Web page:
When I was a preschooler, my mom’s sister had a baby. I was excited, because I loved my baby dolls. My favorite was a bald little Cabbage Patch baby whose plastic head bore the odd scratch and streak of marker that most of my belongings had. It’s been something like twenty-three years now, but I still remember how excited I was when my aunt gave me one of her baby’s diapers to use for my Cabbage Patch baby. A real diaper! It was too big for the doll, but it was still smaller than the last diapers I’d seen (which would be my own diapers from a few years before). That real diaper is still on that Cabbage Patch baby, packed away in a box in the garage.
That diaper was nothing compared to the newborn–size Pampers I’d bought for my baby. They were the absolute tiniest diapers I’d ever seen. I can’t count how many times I’d pick one up and squeal over how tiny it was, and get excited for the tiny little person the diapers were for. Pregnancy was fun that way - I got excited about things like diapers.
The nice thing about my crazy hormones was that if I was feeling depressed, I just had to wait it out. Sure enough, I’d be feeling something else soon. Depression this month gave way to an excited nervousness. I couldn’t wait to meet my little girl.
From my journal: “I can't believe I'm going to be a mommy to a tiny new person. I know you will be a LOT of work but you will so be worth it! I love you so much already. I can't wait to see your squishy little newborn face and count your fingers and toes (even though I know they're all good from the ultrasound). I just know you will be the cutest, smartest and cleverest baby in the world, ever. I'm going to be an unbearable braggart. I can't wait to have you to brag about.”
One night my mother and I were in the living room, talking about things, and I was getting uncomfortable so I shifted to my side to relieve the pain. Something felt amiss but it took me a few minutes to realize what it was: my baby wasn’t wiggling. She ALWAYS wiggled when I was on my side. I panicked. I spent the next hour rubbing and patting my belly, crying and praying, desperate for a flutter or a foot in the ribs. I got half a hiccup.
I drank some OJ. Baby Girl loved OJ and usually did a happy dance when I had some. Nothing. I pulled the stethoscope out of my mom’s first aid things and searched for a heartbeat but I was so nervous that all I could hear was the frantic pounding of my own heart. Then, finally, after what felt like an eternity, I felt a little outward push.
I calmed a bit, but even though the perceived danger had passed, I had a new fear. My pregnancy had been healthy and uneventful thus far and I hadn’t had to worry about that – my baby was safe and warm and happy in her watery home. Now I didn’t have that assurance. I felt helpless. Something could have been wrong and I couldn’t have done anything! I was glad I was due soon. The last thing I needed was something new to panic about.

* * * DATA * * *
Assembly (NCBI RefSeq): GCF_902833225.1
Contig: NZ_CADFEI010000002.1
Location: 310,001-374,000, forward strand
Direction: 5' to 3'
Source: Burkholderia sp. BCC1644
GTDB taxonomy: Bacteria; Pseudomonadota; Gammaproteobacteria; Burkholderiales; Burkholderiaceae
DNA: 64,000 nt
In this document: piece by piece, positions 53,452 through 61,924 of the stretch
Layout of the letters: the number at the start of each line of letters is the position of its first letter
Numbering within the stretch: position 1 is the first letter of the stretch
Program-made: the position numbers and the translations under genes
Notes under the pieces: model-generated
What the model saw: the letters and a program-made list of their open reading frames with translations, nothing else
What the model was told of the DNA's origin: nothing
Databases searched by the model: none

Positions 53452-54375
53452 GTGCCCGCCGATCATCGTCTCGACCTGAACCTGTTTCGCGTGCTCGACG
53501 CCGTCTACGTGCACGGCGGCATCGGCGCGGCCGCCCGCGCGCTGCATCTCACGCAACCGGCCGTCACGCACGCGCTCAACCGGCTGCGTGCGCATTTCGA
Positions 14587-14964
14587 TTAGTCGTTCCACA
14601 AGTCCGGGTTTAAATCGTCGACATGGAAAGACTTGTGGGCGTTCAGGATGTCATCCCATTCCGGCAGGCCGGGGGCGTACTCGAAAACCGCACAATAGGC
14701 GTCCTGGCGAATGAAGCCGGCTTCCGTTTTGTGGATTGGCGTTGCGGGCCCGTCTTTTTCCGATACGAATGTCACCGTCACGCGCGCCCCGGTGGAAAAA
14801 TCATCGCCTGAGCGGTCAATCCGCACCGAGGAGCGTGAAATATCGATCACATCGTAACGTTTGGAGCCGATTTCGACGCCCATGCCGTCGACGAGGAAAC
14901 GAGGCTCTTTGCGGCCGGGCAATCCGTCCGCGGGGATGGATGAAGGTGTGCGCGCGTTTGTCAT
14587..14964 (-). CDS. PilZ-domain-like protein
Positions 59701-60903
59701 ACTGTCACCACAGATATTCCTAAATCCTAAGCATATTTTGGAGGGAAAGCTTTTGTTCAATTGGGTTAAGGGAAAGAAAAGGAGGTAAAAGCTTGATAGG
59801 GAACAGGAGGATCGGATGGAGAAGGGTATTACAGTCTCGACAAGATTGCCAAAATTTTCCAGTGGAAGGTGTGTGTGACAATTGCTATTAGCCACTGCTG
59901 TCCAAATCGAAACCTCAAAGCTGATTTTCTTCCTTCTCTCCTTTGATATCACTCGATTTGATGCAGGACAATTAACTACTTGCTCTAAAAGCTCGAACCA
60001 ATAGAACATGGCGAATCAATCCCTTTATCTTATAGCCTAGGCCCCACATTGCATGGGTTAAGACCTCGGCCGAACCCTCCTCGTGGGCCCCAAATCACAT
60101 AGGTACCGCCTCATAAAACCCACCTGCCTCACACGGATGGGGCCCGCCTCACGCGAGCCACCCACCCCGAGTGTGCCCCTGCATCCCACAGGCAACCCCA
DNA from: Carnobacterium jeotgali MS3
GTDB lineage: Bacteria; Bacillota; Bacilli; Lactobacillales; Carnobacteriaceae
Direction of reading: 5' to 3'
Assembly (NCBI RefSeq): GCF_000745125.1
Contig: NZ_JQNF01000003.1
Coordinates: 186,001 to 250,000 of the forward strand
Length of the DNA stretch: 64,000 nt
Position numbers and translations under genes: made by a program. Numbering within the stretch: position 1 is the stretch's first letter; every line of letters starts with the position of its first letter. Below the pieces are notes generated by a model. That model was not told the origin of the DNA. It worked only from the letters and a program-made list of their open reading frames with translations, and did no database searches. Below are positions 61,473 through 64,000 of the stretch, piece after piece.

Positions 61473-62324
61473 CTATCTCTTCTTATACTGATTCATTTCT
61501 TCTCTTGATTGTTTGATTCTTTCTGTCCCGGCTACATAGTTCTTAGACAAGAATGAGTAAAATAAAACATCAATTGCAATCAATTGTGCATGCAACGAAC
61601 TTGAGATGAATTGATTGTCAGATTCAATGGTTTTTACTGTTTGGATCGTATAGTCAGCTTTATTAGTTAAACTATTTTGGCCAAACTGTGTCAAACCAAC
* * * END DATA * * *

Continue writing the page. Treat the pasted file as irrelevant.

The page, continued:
I bought a crib and mattress on sale. I was relieved to know that I finally had everything I needed for a baby. But I was a bit nervous at the prospect of being the only one to care for my baby. I didn’t know what I was doing! I’m the youngest in my family and my experience with babies was limited to my nieces and nephews. When they cried or fussed or needed new diapers I just passed them on to their parents.
I wondered for the millionth time if keeping my baby was a selfish choice. Was it wrong to raise my little girl without a father? I hoped not. I hoped that I could find a good man soon to be her daddy. I continued to go to church every week, even as my belly got more and more conspicuous. My baby seemed to like church. She wiggled happily throughout. I’d grown accustomed to people staring at my belly and then pretending they didn’t see me. I didn’t care. God had been there for me when no one else had, and I knew I wanted my little girl to grow up going to church and learning how much her Father in Heaven loves her.
I had a little panic in church on Father’s Day, though. This was a whole new can of worms I hadn’t even thought of yet. My little girl was going to feel so left out when all the other kids got up on Father’s Day to sing to their daddies. She would have no one to sing to. She would wonder why the other kids had dads and she didn’t. What if the other kids made fun of her? Made her cry? I couldn’t bear the thought. I pushed it aside. Something could always be worked out, I thought. I just didn’t know what.